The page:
We used primary cultures to confirm that Aβ oligomers alone can cause neuronal DSBs and to explore the mechanisms underlying this phenomenon. Several mechanisms have been proposed to explain how Aβ oligomers may cause aberrant neuronal activity and impair synaptic functions18, 45. Most pertinent to the current study, Aβ oligomers lead to excessive activation of extrasynaptic NMDARs36, 46, which could trigger aberrant excitatory neuronal activity as well as synaptic depression18, 35, both of which are observed in hAPP mice17, 45. In neuronal cultures, we were able to prevent Aβ oligomer–induced increases in neuronal DSBs by blocking extrasynaptic NR2B-containing NMDARs. These results suggest that activation of NR2B-containing extrasynaptic NMDARs contributes causally to the formation of Aβ- and neuronal activity–dependent DSBs, and that selective blockade of these receptors may help protect and stabilize the neuronal genome in disease-related contexts.
In the absence of Aβ oligomers, the number of DSBs transiently increased following stimulation of cultured neurons with NMDA, but fell back to baseline levels within a few hours (Fig. S5b)11. However, in the presence of Aβ oligomers, or when intrasynaptic NMDARs were blocked pharmacologically, stimulation with NMDA prolonged the elevation in DSBs (Fig. 8d). These findings suggest that stimulation of intrasynaptic NMDARs is required for the efficient repair of activity-induced neuronal DSBs and that Aβ oligomers interfere with this process. Consistent with these in vitro findings, hAPP mice showed an abnormal persistence of exploration-induced DSB in the dentate gyrus and parietal cortex, brain regions that are severely affected by AD.
What molecular mechanisms might link NMDAR stimulation to the formation of DSBs in physiological and pathophysiological contexts? Increasing the balance between extrasynaptic versus intrasynaptic NMDAR activity might alter downstream signaling cascades and calcium influx in ways that promote aberrant activation of endonucleases, circumscribed increases in free radical production, or inhibition/failure of the DNA repair machinery. These possibilities are not mutually exclusive and deserve to be further explored in future studies. The endonuclease SPO11 generates physiological DSBs during meiosis in the testis23. The increase in its levels we observed in the dentate gyrus of wildtype mice that had explored a novel environment suggests that SPO11 may be involved in the generation of activity-induced DSBs in neurons.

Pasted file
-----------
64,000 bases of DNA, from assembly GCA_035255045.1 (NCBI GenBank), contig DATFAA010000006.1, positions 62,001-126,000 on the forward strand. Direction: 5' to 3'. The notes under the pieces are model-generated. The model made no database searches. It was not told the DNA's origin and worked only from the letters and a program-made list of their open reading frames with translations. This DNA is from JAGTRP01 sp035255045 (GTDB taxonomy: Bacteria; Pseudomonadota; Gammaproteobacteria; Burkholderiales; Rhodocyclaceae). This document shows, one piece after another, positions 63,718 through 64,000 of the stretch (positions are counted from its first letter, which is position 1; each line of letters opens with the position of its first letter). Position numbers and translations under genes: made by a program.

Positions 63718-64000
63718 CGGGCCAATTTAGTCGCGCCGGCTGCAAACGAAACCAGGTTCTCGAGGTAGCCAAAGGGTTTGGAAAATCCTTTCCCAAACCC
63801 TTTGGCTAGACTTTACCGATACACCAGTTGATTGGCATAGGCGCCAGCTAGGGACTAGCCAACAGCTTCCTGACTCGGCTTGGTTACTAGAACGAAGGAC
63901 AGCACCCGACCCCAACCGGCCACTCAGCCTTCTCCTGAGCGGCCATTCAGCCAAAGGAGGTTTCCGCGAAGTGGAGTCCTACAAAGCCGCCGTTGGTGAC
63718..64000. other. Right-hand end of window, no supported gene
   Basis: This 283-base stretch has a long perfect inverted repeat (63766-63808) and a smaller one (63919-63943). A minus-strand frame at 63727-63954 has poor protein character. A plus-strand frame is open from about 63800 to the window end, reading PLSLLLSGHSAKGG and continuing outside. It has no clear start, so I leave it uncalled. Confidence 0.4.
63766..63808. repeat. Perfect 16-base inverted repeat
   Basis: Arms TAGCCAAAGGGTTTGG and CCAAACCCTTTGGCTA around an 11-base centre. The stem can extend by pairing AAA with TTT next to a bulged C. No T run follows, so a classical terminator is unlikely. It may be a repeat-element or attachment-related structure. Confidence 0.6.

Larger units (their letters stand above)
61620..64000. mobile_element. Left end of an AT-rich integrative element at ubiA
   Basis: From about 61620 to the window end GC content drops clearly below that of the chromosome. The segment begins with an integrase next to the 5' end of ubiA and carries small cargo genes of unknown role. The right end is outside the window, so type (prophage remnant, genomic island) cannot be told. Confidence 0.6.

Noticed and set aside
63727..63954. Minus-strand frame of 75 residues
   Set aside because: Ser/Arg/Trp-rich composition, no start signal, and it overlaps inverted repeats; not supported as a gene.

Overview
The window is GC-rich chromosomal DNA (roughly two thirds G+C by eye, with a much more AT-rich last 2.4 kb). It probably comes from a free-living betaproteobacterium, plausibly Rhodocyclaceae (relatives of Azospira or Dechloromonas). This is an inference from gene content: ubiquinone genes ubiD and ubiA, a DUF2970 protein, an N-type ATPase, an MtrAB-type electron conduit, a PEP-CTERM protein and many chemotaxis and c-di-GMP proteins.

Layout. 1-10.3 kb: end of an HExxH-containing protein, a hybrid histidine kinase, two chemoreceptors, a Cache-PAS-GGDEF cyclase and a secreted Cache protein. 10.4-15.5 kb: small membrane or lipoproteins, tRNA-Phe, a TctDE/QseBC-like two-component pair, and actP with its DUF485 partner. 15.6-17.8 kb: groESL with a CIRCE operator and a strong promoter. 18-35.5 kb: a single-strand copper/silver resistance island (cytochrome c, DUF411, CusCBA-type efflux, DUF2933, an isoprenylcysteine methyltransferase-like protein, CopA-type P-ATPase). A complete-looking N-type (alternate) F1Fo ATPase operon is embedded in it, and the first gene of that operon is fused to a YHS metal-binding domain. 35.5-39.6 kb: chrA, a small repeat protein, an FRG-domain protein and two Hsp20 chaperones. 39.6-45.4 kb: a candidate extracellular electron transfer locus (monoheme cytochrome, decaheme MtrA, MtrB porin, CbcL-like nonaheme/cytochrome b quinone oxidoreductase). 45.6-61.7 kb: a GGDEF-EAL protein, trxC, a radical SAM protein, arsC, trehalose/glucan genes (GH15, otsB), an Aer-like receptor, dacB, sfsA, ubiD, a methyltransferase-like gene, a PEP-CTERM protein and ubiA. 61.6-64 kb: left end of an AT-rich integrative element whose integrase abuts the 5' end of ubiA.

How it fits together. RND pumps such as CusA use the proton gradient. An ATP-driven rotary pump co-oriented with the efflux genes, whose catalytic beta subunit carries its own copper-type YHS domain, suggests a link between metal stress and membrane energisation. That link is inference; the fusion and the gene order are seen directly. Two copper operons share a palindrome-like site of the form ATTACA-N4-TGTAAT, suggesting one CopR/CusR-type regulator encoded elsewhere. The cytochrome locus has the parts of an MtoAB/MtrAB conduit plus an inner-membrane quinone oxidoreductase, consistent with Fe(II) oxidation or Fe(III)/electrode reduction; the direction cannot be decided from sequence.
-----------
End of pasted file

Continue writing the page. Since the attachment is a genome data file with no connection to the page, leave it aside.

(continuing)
Oxidative stress can cause DSBs5, but hAPP-J20 mice show no evidence of increased oxidative stress in the brain at the ages analyzed here47. In rat cortical cultures, transient glutamate-induced neuronal DNA damage was reduced by pretreatment with a mitochondrial superoxide dismutase mimetic48, but this study focused on single strand breaks and base oxidation and did not specifically address neuronal DSBs. Although stimulation of NMDA receptors in the extrasynaptic condition increased both ROS and γH2A.X levels in our neuronal cultures, pretreatment of these cultures with an ROS scavenger reduced the increase in ROS production but not the increase in γH2A.X levels, diminishing the likelihood that ROS are a critical mediator of activity-induced DSBs. However, the methods we used are not sensitive enough to rule out more circumscribed and transient increases in ROS production in specific subcellular compartments.
In light of other evidence that histone and chromatin modifications are important in both cognition and memory disorders49, 50, it is tempting to speculate that Aβ-induced abnormalities in the formation and repair of DSBs similar to those we identified in hAPP mice and neuronal cultures may contribute to AD-related neurological deficits (Fig. S8). Additional research is needed to test the hypothetical framework depicted in this figure and to assess the roles of neuronal DSBs in health and disease.
We studied 4–7-month-old heterozygous hAPP transgenic and wildtype mice from line J20 on a Tau+/+, Tau+/–, or Tau–/– C57Bl/6J background. Transgenic C57Bl/6J mice expressing Cre-recombinase in medium spiny neurons of the indirect pathway in the dorsomedial striatum directed by A2A receptor regulatory elements (A2A-Cre mice) were from GENSAT. Eight-week-old adrenalectomized versus sham-operated wildtype mice were obtained from the Jackson Laboratory. All in vivo analyses were carried out on sex-matched or sex-balanced groups. Mice were anesthetized with Avertin (tribromoethanol, 250 mg/kg) and perfused transcardially with 0.9% NaCl. One hemibrain was snap frozen and stored at -80°C. The other was drop-fixed in 4% paraformaldehyde in phosphate-buffered saline (PBS) and sectioned into 30 μm-thick slices using a sliding microtome (Leica SM2000R). After visual and optogenetic stimulation, both hemibrains were fixed with paraformaldehyde. All animal experiments were approved by the Institutional Animal Care and Use Committee of the University of California, San Francisco.